Mission statement

Dogs make us happy, that’s why we share our lives with them. But do we make them happy? Are our expectations of them realistic? Domestication did make dogs uniquely skilled at observing us (if you’re interested, this is a good place to start), but it does not mean that the rules of the human world make any sense to them. And we surely have many rules and wishes…

dog running, ears flapping
© Nora Borodziej

We want them to…

  • bond strongly to us, but be okay when we leave them home alone for unspecified periods of time;
  • like other dogs, even play with them, but not get too excited when they meet them;
  • engage in delightful behaviors like chasing a ball, but not chase after the neighbor’s cat;
  • chill when we’re busy, but be ready to play whenever it fits our schedule…

And then there are the rescued dogs, many of whom spent their whole lives in the countryside. Then they get adopted and have to somehow adjust to city life. I don’t think we can imagine the shock they experience when they are suddenly exposed to all the noises, smells and new objects…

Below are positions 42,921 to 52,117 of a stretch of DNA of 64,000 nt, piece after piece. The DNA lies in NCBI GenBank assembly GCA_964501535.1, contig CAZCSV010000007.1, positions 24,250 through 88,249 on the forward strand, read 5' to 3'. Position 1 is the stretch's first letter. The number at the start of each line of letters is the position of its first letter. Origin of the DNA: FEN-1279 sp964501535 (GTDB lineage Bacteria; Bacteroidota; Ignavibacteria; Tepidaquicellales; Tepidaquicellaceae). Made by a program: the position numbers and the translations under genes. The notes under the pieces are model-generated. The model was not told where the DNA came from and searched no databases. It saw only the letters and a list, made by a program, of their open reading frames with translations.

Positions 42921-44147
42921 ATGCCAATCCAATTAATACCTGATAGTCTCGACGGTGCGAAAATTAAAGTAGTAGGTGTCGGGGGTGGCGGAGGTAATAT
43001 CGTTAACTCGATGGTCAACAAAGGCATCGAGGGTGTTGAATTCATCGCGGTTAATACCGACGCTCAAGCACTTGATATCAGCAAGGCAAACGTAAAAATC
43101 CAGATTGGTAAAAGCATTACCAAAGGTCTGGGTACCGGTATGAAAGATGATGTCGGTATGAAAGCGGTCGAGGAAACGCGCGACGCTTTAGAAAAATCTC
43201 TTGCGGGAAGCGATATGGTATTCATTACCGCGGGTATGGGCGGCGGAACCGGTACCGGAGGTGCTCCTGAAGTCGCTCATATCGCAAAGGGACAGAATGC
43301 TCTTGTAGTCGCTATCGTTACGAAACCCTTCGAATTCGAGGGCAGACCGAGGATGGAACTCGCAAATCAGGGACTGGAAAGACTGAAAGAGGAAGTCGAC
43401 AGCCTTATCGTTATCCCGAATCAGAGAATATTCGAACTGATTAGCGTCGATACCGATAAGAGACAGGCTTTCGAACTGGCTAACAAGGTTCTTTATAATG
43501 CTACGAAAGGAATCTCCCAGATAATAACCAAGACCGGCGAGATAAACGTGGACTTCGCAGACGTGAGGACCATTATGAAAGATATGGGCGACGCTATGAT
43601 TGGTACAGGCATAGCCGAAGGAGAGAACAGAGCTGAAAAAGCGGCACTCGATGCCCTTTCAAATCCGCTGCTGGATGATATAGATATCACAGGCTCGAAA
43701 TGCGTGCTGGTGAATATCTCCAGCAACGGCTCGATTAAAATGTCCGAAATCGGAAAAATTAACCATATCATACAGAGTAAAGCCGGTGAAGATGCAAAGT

Yet, weirdly and wonderfully enough, dogs can thrive alongside us even under these conditions. They just need our help.

We owe it to them:

    • to learn their body language and be able to recognize when they’re feeling stressed or overwhelmed (or when they’re happy and relaxed!);
    • to use fair, positive-reinforcement based training to teach them the rules;
    • to let them be dogs and sniff and dig and sometimes roll in disgusting stuff, even if it means taking them on a trip out of town!
    • to respect them as individuals and accept their preferences and limitations.

To me, the main goal of training is to ensure that your dog can deal with everyday situations with confidence and that you both enjoy your relationship. If your dog confuses you or you feel like life together is a constant struggle, train with me.